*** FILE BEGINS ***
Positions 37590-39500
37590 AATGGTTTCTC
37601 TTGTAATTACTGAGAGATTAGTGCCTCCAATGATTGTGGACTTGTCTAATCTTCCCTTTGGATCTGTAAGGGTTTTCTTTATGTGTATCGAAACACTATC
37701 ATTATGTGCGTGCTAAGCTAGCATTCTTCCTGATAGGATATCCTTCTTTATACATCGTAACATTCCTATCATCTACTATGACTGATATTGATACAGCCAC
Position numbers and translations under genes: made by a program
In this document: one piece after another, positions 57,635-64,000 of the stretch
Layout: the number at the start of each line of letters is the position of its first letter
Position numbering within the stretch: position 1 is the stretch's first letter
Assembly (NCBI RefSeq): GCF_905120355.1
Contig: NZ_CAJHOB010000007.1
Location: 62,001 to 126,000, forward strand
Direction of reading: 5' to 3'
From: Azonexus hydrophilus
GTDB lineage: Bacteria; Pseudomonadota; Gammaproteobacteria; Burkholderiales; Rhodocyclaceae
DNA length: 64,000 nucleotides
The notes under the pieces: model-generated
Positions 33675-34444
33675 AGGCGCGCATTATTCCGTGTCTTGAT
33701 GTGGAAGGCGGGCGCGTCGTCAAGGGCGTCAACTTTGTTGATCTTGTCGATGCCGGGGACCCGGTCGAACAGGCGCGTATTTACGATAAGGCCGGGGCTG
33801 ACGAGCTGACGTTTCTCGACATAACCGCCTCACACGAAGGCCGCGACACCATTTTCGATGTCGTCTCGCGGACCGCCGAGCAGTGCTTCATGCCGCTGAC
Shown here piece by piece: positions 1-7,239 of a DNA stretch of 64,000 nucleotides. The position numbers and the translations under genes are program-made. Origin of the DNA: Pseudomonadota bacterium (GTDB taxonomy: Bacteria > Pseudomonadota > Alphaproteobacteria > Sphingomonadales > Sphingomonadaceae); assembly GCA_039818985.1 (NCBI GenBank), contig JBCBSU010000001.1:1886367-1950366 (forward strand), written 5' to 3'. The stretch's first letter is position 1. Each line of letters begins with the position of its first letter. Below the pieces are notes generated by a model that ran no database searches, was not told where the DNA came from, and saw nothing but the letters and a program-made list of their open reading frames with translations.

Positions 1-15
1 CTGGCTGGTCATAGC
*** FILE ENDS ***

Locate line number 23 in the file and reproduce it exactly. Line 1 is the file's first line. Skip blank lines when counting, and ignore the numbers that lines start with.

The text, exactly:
1 CTGGCTGGTCATAGC